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Christchurch spam raid has sequel in court


Embargoed: for publication Wednesday 15 October 2008


The Department of Internal Affairs has asked the High Court to impose financial penalties of $200,000 on each of three New Zealanders involved in a major international spamming operation. This is the first court action since the introduction of the anti-spam law, the Unsolicited Electronic Messages Act on 5 September 2007 and follows a raid on four Christchurch addresses last December.

The Department, in its Statement of Claim filed in Christchurch, alleges that company directors, Shane Atkinson, of Christchurch, his brother Lance Atkinson of Pelican Waters, Queensland and Roland Smits, courier of Christchurch, were involved in sending over two million emails to New Zealand addresses alone between 5 September and 31 December 2007, earning sales commissions of more than $US2 million from this global operation. The emails marketed Herbal King, Elite Herbal and Express Herbal branded pharmaceutical products, manufactured and shipped by Tulip Lab of India, through a business known as the Genbucks Affiliate Programme. This business was operated by Genbucks Ltd, a company incorporated in the Republic of Mauritius.

The Department says that Shane Atkinson was co-manager of the Genbucks Affiliate Programme; Lance Atkinson, trading under the name of Sancash, recruited and paid spammers to market Genbucks products, adult sex toys and replica watches; Roland Smits registered the internet domain names used in the Sancash spam emails and created the alternative subject lines used to avoid interception by internet service providers' spam filtering software.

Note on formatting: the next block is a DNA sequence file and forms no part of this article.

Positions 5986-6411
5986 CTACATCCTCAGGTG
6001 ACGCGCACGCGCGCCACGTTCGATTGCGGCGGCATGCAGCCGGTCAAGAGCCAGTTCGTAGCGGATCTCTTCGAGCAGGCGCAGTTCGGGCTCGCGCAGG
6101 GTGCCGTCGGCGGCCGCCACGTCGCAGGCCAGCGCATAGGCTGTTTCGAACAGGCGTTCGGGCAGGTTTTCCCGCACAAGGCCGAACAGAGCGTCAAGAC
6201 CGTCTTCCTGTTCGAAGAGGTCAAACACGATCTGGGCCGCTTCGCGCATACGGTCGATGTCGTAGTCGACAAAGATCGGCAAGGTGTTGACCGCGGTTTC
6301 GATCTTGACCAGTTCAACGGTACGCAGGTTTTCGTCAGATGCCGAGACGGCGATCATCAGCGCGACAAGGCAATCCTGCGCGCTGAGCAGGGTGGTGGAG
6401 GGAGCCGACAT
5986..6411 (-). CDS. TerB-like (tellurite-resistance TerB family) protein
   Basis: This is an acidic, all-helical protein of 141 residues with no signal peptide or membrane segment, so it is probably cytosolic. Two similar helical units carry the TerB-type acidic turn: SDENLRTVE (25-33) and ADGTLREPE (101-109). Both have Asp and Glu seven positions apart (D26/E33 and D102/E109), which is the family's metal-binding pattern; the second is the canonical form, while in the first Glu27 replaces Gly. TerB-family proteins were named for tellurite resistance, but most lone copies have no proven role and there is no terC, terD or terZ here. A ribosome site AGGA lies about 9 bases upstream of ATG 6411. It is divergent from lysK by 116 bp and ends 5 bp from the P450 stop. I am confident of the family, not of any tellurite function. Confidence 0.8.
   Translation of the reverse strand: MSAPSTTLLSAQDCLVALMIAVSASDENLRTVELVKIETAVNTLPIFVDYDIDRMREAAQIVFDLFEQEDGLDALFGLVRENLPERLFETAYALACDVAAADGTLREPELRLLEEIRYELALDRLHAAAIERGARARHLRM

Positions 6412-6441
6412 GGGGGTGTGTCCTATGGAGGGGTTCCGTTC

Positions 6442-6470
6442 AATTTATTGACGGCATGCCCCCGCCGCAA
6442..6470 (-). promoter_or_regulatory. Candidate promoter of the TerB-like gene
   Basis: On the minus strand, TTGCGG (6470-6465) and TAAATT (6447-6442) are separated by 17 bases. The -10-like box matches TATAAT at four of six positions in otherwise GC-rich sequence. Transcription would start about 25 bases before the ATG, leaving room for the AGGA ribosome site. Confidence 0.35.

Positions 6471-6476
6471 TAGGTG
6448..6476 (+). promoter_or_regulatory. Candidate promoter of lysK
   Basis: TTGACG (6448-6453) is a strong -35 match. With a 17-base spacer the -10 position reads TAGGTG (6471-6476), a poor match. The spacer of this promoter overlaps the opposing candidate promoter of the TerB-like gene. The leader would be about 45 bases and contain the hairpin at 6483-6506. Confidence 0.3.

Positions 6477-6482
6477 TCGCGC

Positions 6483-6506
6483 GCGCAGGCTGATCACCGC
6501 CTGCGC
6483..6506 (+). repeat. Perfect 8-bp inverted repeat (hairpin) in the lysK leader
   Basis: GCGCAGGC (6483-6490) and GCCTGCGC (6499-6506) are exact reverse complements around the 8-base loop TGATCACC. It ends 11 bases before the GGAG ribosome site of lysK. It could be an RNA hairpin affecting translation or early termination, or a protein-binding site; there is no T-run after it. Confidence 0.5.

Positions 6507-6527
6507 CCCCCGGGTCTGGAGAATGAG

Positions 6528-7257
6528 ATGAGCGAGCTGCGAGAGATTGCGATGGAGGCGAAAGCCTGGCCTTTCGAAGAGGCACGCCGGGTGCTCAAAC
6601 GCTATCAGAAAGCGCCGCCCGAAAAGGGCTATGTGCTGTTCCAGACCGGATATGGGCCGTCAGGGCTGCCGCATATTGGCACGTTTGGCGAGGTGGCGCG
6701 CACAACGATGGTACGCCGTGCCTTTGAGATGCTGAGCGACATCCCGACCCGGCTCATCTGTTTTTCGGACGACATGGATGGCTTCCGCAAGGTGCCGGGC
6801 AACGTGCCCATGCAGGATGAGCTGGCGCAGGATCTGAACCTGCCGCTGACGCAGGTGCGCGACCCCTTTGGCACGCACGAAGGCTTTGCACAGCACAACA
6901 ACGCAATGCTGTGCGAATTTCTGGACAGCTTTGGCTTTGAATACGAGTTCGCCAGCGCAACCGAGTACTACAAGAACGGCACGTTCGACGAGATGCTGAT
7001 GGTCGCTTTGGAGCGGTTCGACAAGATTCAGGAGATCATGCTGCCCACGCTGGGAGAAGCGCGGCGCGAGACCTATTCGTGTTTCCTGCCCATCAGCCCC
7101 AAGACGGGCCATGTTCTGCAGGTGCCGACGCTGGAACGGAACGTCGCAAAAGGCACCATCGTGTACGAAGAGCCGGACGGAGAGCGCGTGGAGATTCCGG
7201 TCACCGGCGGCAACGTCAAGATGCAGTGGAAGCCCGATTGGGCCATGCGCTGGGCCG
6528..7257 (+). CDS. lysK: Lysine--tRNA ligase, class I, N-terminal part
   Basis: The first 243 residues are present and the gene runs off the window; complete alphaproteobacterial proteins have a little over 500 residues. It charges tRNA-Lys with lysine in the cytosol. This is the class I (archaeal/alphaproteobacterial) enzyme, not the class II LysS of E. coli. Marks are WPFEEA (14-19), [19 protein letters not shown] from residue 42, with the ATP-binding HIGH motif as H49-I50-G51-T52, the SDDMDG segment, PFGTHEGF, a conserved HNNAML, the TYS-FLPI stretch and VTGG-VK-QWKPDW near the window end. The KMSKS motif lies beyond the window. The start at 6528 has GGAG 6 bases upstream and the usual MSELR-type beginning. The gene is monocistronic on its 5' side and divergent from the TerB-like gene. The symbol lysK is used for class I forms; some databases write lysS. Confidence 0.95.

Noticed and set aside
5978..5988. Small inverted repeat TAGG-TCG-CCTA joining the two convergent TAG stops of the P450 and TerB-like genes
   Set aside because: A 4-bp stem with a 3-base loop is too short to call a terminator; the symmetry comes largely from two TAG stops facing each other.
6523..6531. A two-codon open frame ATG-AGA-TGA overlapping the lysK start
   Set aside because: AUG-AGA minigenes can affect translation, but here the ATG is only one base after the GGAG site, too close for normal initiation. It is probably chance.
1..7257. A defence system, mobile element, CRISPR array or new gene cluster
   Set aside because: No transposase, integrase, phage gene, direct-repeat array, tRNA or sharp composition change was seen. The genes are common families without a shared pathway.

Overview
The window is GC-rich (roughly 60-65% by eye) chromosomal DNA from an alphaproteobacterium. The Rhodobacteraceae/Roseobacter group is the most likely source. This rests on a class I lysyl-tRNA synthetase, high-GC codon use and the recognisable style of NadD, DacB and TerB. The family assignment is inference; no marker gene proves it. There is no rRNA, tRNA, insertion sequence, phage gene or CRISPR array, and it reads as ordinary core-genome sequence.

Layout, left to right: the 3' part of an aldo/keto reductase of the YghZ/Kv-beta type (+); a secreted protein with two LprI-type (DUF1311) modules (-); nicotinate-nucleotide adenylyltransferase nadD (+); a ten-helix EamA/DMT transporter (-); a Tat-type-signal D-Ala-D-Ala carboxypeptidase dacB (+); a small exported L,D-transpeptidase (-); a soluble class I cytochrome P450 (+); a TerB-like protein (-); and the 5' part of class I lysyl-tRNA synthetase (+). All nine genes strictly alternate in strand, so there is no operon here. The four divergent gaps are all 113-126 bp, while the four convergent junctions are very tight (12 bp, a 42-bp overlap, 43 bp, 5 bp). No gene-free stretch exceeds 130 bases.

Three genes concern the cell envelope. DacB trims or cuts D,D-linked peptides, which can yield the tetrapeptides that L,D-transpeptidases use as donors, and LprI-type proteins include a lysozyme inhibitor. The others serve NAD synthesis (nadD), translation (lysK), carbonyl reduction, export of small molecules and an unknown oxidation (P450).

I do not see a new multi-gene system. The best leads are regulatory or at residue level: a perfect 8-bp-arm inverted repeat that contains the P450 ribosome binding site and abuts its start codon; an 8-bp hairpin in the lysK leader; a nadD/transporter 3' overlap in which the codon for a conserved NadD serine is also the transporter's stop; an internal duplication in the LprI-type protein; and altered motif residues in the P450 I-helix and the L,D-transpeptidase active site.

The Department had been working with international agencies for two months gathering evidence on the Christchurch spamming operation when, just days before the raid, Shane Atkinson instructed his brother, Lance to cease spamming after being contacted by BBC reporters investigating their activities.

Internal Affairs Deputy Secretary Keith Manch paid tribute to the co-operation with overseas agencies, particularly the USA's Federal Trade Commission, in helping the Department conclude its investigation.

"The FTC was a great help," Keith Manch said. "They were able to provide technical information which made it possible for our investigators to identify the defendants and obtain evidence of the alleged offending."

The FTC has filed its own complaint in the US District Court against Lance Atkinson, his Australian Company, Inet Ventures Pty Ltd, an American citizen, Jody Smith, and three US companies over spamming activities conducted after Internal Affairs seized computers and records from the Christchurch operation.

The UEM Act was passed by Parliament last year. It stops New Zealand from becoming a spammer's haven, Keith Manch said.

"We entered into international agreements to share information about spamming and pursue cross-border complaints," he said. "The negative effects of spam are significant and far-reaching. Current estimates suggest that around 120 billion spam messages are sent every day. These emails clog up the Internet, disrupt email delivery, reduce business productivity, raise internet access fees, irritate recipients and erode people's confidence in using email."


ENDS

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